Turkish Delight!

by zoe on July 19, 2010 · 22 comments  |  Print Email this to a friend

On our second day in Istanbul we took in the colors and history of the city, which included a considerable amount of Turkish Delight and ice cream that is both a theatrical event and a rather elastic sensation (video below, yes that is me snorting with laughter in the background).

The Blue Mosque (above) is quite majestic in its size from the outside, but completely breathtaking from within. A very friendly man offered to give us a personal tour of the mosque, IF we agreed to visit his carpet showroom after. When in Istanbul there are thousands of opportunities to view carpets, and since we were on an adventure we decided to go along.

He gave us a very thorough tour of the mosque, which is filled with intricate blue tile work covering every surface, hence the name.

The colors and textures seem as vibrant as they must have been in the 1600s when the mosque was built. I was in awe of the scale and beauty, but I have to admit my mind couldn’t help think how gorgeous some of these designs would be on a wedding cake.

As promised we visited our “brother’s” showroom and were again given a thorough tour, this time of the history and culture of Turkish carpets. We were served tea and showed about a dozen gorgeous rugs, but much to his dismay we didn’t bring any home.

Instead we stopped in at the candy store and bought a variety of Turkish Delight. Thanks to The Lion, The Witch and The Wardrobe we have all heard of this confection, but until traveling to Istanbul I’d never eaten it. It tastes a bit like a giant perfumed chewy jellies, with a powdery finish. It comes in the more traditional flavors of pistachio and rose water, which were hands down my favorite, but there is something for everyone. Despite its gum-like texture it contains no gelatin and is actually made with a mixture of sugar, cornstarch and flavorings.

It is most commonly found in little squares, but we also sampled it in these spiralled rolls. I can’t say that we fell in love with it, but just like Edmund in C. S. Lewis’s tale we couldn’t stop eating it.

After we refueled with a bit of candy and some simit we headed to the Hagia Sophia which is a layering of the religious history of Istanbul since it was first built in 360AD.  Originally it was an orthodox basilica and remained a church until 1453 when the Ottomans took over the city and turned it into a mosque. That is why the Virgin Mary is sitting over large round plaques adorned with Islamic calligraphy. The basilica turned mosque was made into a museum in 1935 and just recently they started to rip down some of the plaster that was put up over the original art from about 1500 years ago.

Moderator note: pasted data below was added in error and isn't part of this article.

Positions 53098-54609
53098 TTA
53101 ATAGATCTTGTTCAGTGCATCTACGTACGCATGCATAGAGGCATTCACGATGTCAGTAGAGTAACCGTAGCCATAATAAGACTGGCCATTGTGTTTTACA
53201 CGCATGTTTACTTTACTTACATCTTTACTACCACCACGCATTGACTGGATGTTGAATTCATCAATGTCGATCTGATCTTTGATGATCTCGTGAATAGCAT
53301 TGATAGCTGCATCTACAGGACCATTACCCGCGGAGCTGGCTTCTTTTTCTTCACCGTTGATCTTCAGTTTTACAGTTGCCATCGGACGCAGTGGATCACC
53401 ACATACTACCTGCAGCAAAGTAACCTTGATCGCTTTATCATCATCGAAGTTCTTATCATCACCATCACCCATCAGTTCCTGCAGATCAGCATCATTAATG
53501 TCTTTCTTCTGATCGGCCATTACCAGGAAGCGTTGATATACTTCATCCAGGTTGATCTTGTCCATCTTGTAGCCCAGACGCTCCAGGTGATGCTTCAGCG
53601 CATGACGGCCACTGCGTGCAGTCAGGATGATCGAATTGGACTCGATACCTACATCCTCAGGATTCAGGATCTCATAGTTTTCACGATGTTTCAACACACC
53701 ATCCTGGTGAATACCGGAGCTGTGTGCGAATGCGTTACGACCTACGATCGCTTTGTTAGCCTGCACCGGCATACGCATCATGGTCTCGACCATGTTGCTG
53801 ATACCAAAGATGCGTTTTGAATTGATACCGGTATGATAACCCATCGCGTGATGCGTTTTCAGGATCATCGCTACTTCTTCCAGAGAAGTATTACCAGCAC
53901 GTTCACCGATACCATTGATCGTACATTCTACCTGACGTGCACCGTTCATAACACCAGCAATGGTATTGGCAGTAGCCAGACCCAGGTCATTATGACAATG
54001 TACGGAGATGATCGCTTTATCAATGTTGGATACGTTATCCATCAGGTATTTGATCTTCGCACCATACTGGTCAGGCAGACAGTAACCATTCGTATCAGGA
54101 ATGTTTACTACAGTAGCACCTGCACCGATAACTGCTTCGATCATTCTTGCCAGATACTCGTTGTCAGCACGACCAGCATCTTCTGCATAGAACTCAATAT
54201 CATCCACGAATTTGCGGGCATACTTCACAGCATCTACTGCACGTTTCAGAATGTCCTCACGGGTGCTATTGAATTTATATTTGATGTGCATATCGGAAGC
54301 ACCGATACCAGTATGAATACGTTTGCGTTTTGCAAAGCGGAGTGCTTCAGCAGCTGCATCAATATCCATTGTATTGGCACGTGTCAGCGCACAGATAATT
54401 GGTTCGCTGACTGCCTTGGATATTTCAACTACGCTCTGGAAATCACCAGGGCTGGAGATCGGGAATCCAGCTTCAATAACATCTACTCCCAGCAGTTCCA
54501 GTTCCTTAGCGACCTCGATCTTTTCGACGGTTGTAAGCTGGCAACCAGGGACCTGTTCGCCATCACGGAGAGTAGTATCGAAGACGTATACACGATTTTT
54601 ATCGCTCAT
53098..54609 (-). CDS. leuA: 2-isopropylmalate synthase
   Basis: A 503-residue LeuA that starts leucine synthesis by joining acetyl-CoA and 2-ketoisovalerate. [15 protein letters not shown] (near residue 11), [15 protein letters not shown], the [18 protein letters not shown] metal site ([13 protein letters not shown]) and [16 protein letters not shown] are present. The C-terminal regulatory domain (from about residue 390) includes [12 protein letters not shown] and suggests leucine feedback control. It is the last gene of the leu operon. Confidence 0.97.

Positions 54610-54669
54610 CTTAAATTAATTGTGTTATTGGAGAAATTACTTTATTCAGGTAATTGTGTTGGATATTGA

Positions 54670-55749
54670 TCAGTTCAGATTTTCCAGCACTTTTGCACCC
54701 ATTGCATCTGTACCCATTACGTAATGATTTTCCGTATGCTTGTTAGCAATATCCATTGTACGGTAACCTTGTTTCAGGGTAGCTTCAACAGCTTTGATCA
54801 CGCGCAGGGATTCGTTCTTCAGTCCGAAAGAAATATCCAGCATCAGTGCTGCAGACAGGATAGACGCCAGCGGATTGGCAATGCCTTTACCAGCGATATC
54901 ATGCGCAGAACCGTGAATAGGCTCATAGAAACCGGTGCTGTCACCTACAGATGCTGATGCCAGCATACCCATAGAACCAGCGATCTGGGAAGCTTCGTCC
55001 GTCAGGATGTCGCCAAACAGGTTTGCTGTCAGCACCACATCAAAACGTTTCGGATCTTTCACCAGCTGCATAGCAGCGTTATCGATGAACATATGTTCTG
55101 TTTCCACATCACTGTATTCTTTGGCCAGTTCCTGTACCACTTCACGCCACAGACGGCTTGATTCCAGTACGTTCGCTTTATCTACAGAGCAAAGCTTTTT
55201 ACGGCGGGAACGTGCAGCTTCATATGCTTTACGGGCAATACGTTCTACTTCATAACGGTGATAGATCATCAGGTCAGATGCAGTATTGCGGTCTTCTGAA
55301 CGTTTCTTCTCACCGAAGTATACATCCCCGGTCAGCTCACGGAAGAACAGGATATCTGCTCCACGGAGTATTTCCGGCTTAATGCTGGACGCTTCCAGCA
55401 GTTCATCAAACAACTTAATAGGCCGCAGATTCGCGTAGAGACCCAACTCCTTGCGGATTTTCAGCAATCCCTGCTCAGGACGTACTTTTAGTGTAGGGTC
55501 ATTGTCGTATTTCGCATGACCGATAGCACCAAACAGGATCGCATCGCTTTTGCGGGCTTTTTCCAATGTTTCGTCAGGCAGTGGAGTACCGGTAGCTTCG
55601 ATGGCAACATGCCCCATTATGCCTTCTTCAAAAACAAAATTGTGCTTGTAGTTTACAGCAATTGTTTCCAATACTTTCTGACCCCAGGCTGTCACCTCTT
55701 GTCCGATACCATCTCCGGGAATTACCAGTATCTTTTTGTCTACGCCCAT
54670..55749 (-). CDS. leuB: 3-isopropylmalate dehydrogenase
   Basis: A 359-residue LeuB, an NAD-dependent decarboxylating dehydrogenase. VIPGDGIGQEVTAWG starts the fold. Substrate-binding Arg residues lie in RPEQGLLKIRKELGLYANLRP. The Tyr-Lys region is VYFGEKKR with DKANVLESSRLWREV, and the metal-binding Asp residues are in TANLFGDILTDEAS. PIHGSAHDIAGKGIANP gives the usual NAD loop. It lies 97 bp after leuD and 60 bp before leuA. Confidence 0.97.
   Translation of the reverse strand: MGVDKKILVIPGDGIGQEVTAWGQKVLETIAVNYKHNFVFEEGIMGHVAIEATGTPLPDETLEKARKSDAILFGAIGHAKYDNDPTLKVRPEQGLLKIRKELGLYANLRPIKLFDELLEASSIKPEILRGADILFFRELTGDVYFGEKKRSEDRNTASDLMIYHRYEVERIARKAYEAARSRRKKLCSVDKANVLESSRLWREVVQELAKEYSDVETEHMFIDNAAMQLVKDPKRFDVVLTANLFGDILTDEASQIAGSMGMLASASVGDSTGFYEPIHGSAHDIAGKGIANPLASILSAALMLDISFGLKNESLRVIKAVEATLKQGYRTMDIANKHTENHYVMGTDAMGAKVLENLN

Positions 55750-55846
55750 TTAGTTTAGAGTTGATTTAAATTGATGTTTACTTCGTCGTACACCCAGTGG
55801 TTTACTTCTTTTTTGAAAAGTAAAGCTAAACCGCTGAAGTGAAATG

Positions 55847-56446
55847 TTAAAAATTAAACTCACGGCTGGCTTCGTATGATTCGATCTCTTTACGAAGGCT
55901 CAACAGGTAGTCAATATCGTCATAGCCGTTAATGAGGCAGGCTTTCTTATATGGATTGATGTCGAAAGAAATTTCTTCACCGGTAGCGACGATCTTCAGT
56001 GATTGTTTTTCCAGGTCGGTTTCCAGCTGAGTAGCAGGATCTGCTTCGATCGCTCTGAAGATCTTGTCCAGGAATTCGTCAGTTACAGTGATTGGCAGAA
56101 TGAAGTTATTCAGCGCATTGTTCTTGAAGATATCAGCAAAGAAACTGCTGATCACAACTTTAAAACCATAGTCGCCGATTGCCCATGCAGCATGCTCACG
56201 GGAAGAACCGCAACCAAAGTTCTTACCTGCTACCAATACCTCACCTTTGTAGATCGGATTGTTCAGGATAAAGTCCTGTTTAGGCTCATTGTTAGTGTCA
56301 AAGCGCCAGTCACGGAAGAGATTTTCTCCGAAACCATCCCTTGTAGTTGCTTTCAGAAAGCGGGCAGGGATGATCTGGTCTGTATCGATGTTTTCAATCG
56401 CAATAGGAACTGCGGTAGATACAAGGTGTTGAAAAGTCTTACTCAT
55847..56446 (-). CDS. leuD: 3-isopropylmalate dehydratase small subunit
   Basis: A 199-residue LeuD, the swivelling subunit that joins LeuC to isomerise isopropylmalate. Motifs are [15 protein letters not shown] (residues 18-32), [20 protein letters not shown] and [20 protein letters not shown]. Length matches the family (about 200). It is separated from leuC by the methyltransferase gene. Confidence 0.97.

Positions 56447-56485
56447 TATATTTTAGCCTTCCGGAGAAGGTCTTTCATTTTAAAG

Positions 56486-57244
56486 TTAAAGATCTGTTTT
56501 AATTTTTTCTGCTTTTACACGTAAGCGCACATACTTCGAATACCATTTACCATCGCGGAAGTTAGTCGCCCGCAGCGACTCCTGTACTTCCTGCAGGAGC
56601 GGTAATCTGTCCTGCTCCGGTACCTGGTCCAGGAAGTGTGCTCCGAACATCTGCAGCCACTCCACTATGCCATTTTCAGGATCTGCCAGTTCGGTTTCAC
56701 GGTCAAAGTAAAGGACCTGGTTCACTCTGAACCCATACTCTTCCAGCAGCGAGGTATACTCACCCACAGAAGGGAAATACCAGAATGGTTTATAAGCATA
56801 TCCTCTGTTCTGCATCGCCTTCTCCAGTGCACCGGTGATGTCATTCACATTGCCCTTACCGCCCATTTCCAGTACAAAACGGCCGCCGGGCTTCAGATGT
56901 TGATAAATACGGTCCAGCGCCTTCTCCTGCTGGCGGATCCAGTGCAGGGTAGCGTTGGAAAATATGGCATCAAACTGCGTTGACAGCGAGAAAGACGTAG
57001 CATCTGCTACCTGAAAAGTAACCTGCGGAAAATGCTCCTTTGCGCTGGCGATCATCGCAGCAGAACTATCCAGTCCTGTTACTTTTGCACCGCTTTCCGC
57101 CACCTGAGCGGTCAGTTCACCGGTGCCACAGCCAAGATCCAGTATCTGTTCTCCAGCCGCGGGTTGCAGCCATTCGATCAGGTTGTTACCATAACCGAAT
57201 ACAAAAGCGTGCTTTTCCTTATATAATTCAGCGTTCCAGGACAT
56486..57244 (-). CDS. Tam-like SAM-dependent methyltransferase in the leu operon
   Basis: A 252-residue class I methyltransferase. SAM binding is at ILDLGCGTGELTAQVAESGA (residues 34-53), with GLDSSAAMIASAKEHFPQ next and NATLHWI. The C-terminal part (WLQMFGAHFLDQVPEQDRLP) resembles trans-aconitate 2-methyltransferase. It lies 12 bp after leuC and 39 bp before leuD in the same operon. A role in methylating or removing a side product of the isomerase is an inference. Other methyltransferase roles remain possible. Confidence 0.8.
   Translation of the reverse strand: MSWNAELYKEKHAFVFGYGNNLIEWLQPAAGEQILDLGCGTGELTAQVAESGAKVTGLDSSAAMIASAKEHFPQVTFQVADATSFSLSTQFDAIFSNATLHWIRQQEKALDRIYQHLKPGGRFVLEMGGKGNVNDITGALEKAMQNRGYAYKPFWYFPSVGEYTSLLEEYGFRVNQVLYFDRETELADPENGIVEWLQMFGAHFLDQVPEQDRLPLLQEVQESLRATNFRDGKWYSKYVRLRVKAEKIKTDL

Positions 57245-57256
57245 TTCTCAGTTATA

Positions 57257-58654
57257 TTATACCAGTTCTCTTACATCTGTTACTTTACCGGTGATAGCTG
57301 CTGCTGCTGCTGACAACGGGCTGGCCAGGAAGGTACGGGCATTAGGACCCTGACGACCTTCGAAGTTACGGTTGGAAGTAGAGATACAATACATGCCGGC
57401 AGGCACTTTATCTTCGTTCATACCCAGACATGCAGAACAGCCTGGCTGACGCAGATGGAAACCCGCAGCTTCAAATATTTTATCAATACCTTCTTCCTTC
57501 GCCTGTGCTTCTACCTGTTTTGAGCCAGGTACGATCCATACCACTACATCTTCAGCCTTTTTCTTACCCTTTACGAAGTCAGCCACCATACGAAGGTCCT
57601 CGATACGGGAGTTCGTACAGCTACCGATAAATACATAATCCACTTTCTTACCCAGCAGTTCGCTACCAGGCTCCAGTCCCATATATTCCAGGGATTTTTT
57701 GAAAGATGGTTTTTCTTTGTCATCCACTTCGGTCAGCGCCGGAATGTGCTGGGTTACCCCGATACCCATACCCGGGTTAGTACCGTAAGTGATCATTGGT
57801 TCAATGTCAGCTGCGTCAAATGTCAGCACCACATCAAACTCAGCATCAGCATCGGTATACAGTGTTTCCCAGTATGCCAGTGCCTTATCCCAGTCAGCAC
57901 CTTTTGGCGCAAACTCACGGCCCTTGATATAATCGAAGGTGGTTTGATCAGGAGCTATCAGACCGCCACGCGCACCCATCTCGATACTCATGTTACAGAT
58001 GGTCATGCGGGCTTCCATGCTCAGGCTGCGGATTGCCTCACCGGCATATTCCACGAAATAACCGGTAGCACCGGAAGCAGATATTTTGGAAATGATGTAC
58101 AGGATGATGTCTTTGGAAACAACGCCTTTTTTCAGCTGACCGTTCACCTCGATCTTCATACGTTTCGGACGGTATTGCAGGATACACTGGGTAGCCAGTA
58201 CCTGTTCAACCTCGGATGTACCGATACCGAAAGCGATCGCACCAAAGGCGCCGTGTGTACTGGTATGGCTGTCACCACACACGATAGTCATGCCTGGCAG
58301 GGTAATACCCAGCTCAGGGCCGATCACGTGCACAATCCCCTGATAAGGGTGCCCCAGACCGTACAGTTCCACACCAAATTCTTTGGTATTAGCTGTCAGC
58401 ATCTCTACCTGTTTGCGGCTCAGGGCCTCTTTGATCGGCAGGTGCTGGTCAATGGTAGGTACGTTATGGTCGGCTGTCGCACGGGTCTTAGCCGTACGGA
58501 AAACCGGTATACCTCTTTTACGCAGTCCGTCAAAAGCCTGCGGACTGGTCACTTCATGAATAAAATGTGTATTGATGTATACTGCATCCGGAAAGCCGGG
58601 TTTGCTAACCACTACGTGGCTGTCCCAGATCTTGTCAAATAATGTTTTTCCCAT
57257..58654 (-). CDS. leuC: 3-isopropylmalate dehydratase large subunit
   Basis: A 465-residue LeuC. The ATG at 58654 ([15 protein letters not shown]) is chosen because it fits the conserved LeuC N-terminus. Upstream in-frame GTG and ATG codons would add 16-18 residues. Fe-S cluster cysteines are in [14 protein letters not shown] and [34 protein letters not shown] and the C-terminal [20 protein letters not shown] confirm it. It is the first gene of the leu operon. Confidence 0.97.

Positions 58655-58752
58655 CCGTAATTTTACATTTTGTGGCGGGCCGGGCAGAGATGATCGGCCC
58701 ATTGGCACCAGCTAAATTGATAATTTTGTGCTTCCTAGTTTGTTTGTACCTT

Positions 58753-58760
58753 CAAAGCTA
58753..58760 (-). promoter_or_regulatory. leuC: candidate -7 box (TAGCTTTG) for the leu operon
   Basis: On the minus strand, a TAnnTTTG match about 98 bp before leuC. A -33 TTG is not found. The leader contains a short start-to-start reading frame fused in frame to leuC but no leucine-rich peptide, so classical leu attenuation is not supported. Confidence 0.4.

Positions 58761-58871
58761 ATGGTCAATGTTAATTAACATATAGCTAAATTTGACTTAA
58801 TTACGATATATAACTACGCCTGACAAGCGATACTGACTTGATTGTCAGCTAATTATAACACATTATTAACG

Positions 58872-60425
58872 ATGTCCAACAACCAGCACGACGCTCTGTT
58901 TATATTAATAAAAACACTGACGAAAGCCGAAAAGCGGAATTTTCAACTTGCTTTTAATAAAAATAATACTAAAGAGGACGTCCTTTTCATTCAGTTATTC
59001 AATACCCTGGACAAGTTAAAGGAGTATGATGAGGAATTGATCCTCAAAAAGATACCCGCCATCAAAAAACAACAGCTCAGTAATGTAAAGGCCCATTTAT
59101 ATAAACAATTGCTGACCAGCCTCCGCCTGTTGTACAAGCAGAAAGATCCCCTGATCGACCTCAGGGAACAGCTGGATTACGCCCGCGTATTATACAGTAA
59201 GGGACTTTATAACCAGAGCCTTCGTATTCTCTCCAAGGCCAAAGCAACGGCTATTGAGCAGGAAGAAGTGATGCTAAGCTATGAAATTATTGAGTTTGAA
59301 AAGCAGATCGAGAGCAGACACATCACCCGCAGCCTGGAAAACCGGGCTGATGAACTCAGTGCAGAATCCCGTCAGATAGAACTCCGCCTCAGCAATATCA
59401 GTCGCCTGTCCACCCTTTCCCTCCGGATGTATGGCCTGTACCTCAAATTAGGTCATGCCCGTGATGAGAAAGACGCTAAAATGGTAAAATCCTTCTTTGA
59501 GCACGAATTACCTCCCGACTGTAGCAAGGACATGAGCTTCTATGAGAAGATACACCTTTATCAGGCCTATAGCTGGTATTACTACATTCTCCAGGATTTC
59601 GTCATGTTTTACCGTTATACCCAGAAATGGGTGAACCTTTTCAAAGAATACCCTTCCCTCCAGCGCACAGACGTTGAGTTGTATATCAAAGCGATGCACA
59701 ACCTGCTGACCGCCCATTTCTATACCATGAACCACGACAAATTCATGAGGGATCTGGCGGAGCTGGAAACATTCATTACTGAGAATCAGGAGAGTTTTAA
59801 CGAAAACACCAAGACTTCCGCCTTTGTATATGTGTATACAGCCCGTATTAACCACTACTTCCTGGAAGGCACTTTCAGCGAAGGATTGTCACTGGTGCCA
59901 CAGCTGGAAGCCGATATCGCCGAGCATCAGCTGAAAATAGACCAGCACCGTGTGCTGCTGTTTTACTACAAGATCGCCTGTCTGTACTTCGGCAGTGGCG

The Hagia Sophia is also home to the “sweating column” that has the reputation of granting wishes. All you have to do it stick your finger in the hole and turn it, if your finger comes out wet your wish will come true. Hmmmm, a wet hole that several thousand people have stuck their fingers in…good idea? Well the boys did it and claimed their fingers were wet. I think they wished we would leave the get ice cream.

A wish come true. Just outside were several Ice Cream vendors, all with bells ringing and fanciful tricks done with ice cream cones. As you can see in the video I’m game for a cheap laugh. The Ice Cream is made with a ground up root called salep, which is derived from orchids and makes the texture thick, elastic and chewy. Think frozen creamy Turkish Delight.

As we ate our Ice Cream we decided to take a break from all the cultural intensity of the mosques and go shopping. Where else but the Grand Bazaar, which is truly enormous and bizarre. A maze of stalls selling everything from apple tea, linens, swords, leather everything and football (soccer) jerseys.

By the time we made it out of the Bazaar we were starving and exhausted, so when I saw these women rolling out this impossibly thin dough for Gozleme in the window of a restaurant I looked no further.

Luckily the seats were just giant pillows spread out on the floor, which served our tired bodies well.
As we sat and ate wonderful kebap and drank cold beers I got more relaxed. Charlie fell fast asleep and my eldest got his first job!

As was true all over Istanbul the waiter took a liking to Henri and decided to put him to work as his assistant. Here he is making menu recommendations, based on his vast knowledge of Turkish cuisine and the language. ;)
All he needs is an apron! Another incredible day in Istanbul and we haven’t even been to the spice market yet.

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